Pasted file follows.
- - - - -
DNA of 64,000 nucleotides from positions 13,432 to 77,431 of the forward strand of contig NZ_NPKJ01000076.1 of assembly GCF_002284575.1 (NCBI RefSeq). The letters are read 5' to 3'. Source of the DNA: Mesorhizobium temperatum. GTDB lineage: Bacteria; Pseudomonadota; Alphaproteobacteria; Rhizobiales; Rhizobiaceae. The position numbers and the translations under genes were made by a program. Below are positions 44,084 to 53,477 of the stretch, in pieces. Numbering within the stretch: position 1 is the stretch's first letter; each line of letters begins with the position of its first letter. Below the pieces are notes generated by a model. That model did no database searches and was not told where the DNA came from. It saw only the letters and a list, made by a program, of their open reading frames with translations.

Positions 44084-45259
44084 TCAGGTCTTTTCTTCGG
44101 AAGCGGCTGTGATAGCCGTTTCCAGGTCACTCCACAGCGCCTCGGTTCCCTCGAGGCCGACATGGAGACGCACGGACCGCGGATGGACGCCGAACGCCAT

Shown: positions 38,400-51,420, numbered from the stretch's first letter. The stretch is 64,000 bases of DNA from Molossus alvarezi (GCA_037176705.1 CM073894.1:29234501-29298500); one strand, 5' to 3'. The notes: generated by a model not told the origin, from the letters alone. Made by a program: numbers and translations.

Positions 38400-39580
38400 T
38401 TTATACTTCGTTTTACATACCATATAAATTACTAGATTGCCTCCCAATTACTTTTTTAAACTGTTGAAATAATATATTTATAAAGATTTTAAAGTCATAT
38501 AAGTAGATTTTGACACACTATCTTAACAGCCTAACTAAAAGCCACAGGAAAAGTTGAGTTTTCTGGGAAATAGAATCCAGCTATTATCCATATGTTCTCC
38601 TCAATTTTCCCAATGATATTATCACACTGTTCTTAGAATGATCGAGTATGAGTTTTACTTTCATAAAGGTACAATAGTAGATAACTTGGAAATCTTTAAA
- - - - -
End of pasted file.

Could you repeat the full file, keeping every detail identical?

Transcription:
DNA of 64,000 nucleotides from positions 13,432 to 77,431 of the forward strand of contig NZ_NPKJ01000076.1 of assembly GCF_002284575.1 (NCBI RefSeq). The letters are read 5' to 3'. Source of the DNA: Mesorhizobium temperatum. GTDB lineage: Bacteria; Pseudomonadota; Alphaproteobacteria; Rhizobiales; Rhizobiaceae. The position numbers and the translations under genes were made by a program. Below are positions 44,084 to 53,477 of the stretch, in pieces. Numbering within the stretch: position 1 is the stretch's first letter; each line of letters begins with the position of its first letter. Below the pieces are notes generated by a model. That model did no database searches and was not told where the DNA came from. It saw only the letters and a list, made by a program, of their open reading frames with translations.

Positions 44084-45259
44084 TCAGGTCTTTTCTTCGG
44101 AAGCGGCTGTGATAGCCGTTTCCAGGTCACTCCACAGCGCCTCGGTTCCCTCGAGGCCGACATGGAGACGCACGGACCGCGGATGGACGCCGAACGCCAT

Shown: positions 38,400-51,420, numbered from the stretch's first letter. The stretch is 64,000 bases of DNA from Molossus alvarezi (GCA_037176705.1 CM073894.1:29234501-29298500); one strand, 5' to 3'. The notes: generated by a model not told the origin, from the letters alone. Made by a program: numbers and translations.

Positions 38400-39580
38400 T
38401 TTATACTTCGTTTTACATACCATATAAATTACTAGATTGCCTCCCAATTACTTTTTTAAACTGTTGAAATAATATATTTATAAAGATTTTAAAGTCATAT
38501 AAGTAGATTTTGACACACTATCTTAACAGCCTAACTAAAAGCCACAGGAAAAGTTGAGTTTTCTGGGAAATAGAATCCAGCTATTATCCATATGTTCTCC
38601 TCAATTTTCCCAATGATATTATCACACTGTTCTTAGAATGATCGAGTATGAGTTTTACTTTCATAAAGGTACAATAGTAGATAACTTGGAAATCTTTAAA